• It’s been a fretful week here. My wife tested positive for COVID last Friday. This is a “breakthrough” case — we’re all fully vaccinated, and both younger daughter and I have tested negative (twice) since then.
The ‘vixen hasn’t had any severe symptoms, she’s just been wiped out, sleeping 12-16 hours a day. We’re hoping that her sort of hibernating through this will turn out to be our story, feeling grateful (to Providence and Moderna) if this is the worst of it. But we’re also all a bit on edge, hyper-self-conscious of any slight hint of anything potentially symptom-like. I’ve stocked up on chicken soup and ginger ale and Gatorade and cranberry juice and all of the other things one buys when someone’s sick, but doing that in the context of all those white flags on the National Mall seems inadequate and surreal.
The fact that we’re all vaccinated makes this a hugely different situation than it would have been if this had happened last autumn. That’s undeniable. But it’s still weird how impatiently blasé our employers are now compared to how responsive and responsible they both were a year ago.
Most of the pandemic-necessary HR measures the Big Box and the salon had in place have already ended even though the pandemic itself has not. Thus I was briefly sent home to get tested, but then was right back to work in the (crowded) store the next day after testing negative. I was encouraged to get the home-test kits (at my own expense at $12 a pop) and to test myself regularly — on the honor system I guess? — until our household is back in the clear. But that’s it.
So the pandemic is still happening, and the Box still has rules in place to bar potentially infectious employees from working, but the supports once provided to enable those workers not to work are no longer in place. The Box doesn’t seem to be dealing with the fact that its hourly employees may, once again, be financially constrained to come to work while sick. The same is true for the salon. The ‘vixen is, of course, forbidden to return to work until one week after she’s back to testing negative, but the only support she’s getting now was some guidance on how to file for unemployment until then.
One gets the sense that part of the reason the pandemic will never end is that so many employers are acting like it already has ended. That’s distressing and a bit infuriating.
• Given that there’s another cresting wave of the “Is empathy a sin?” and “I feel like my agenda is threatened by the idea of ’empathy’ so I must condemn it” nonsense at the moment, here’s a flashback from two years ago:
I went back into the archives searching for when the traditional virtue of empathy — the bedrock of the Golden Rule — became a partisan punching bag. I’d thought this weird and explicitly sociopathic “argument” traced back to President Barack Obama’s description of Supreme Court nominee Sonia Sotomayor as someone possessing the heretofore unambiguously positive and admirable quality of “empathy” as the breaking point for Republicans (if Obama praised anything, they imagined they had to condemn it). But I find that Fox News and other partisan Republican outlets have been raging against empathy since the early 2000s.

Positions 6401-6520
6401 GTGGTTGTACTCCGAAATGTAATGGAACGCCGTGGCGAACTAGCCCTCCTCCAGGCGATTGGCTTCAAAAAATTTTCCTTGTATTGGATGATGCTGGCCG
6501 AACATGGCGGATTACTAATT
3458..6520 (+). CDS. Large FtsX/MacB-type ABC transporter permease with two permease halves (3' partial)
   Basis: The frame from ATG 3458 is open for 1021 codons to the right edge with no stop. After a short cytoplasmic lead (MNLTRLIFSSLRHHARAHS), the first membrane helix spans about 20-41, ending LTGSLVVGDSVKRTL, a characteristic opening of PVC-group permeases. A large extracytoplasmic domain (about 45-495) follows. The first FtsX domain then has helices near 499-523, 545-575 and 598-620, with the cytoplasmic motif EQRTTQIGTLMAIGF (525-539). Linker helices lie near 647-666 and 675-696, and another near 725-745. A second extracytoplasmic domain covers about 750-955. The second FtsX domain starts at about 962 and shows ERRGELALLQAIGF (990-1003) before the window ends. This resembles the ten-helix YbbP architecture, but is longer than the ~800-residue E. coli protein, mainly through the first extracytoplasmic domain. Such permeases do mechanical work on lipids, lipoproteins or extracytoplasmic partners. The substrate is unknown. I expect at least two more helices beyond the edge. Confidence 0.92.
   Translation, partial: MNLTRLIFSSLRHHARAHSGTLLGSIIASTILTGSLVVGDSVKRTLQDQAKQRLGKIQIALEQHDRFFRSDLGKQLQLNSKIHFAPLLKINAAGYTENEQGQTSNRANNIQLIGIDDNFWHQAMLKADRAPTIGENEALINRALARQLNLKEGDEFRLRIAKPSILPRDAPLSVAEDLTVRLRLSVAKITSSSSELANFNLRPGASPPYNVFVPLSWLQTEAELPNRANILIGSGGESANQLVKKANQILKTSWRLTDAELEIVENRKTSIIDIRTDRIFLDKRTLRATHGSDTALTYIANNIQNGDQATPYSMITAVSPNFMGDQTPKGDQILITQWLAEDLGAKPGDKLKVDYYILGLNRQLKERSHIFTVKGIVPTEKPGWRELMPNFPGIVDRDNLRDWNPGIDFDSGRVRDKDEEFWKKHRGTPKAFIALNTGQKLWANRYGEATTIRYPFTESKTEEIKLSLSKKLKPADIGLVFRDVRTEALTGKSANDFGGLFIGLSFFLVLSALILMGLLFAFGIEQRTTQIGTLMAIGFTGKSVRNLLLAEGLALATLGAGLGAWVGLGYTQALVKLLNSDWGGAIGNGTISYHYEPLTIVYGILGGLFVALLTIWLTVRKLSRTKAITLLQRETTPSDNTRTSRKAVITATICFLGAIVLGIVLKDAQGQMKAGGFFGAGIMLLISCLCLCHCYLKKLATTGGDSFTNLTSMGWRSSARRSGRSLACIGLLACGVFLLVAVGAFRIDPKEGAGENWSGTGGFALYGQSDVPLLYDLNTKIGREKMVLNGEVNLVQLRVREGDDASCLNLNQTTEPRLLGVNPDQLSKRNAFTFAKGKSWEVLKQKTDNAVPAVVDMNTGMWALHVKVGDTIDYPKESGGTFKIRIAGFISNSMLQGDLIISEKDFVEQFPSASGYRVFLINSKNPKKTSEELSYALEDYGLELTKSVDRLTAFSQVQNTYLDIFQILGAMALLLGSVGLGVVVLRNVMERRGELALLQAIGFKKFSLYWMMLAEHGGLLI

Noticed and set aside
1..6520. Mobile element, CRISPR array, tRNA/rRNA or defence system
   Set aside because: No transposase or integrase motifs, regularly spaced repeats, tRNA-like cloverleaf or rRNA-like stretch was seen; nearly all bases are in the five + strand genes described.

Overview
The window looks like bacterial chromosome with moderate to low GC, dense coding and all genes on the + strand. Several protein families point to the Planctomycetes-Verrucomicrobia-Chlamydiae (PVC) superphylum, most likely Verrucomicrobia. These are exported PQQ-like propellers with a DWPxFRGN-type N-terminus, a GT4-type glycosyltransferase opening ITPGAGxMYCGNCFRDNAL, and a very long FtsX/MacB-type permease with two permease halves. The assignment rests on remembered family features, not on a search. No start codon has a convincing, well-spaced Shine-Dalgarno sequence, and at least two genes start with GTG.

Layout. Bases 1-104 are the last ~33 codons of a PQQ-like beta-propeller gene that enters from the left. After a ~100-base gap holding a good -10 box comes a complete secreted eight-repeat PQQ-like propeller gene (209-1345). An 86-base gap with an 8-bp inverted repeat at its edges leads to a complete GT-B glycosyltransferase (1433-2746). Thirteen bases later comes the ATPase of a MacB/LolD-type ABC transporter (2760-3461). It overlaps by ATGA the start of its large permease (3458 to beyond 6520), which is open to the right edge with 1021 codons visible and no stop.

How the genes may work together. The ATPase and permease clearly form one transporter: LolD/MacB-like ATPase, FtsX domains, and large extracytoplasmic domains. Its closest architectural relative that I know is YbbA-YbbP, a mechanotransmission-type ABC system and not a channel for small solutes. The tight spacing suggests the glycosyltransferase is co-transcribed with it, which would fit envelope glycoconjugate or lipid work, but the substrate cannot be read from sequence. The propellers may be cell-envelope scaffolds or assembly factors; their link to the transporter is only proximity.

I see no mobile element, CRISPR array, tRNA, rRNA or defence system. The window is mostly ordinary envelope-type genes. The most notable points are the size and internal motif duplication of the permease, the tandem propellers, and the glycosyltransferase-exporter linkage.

Opposition to empathy is genuinely one of the most disturbing, morally imbecilic talking points to emerge from America’s white right-wing cesspools. It’s literally an attack on the Golden Rule itself, an assertion that we have no obligation to do unto others as we would have them do unto us.
So what makes anyone listen to such a vile attack, nodding their head in agreement? Partly, I suppose, it’s just the habit of playing one’s assigned role. Fox et. al. says jump and you say “How high?” Partly I suspect it’s due to some weird idea about empathy being a form of weakness. And partly due to the fear of retribution that any thought of empathy is bound to conjure up for people who know that they would seek such retribution if their situations were reversed.
But reading the hideous posts from those CBP agents, and hearing from pro-Trump Camp protesters egged on in support of their hateful cruelty, I’ve also begun to suspect that many people oppose and condemn empathy because they don’t understand it and therefore don’t believe it exists. They have trained themselves never to think of others in such a way and so they’re bewildered when normal people claim to do so. If I don’t care, at all, about the plight of children in cages, then I cannot believe what others say when they claim to care about those kids. I will think they’re faking it for some weird liberal reason. And so I will mock their tears, just as I mocked Obama’s tears after Sandy Hook, because I desperately need to believe those tears are “fake.”
Rejecting my own humanity, I will be forced to deny others’ as well, lest I be forced to come to terms with my own inhumanity. Or something like that. I dunno. I’m trying to empathize with people who deny, reject, and oppose empathy. But it’s tough.
• The Indigo Girls lyrics in the title of this post could be read as a sardonic version of the Big Box’s prematurely post-pandemic policies for its workforce, but that’s not what I was thinking there.
Today is Jimmy Carter’s 97th birthday and this song reminds me of him (because Emily and Amy are also from Georgia, and so is Habitat for Humanity). Here’s the video, which reminds us that 1990-91 were still part of the long ’80s.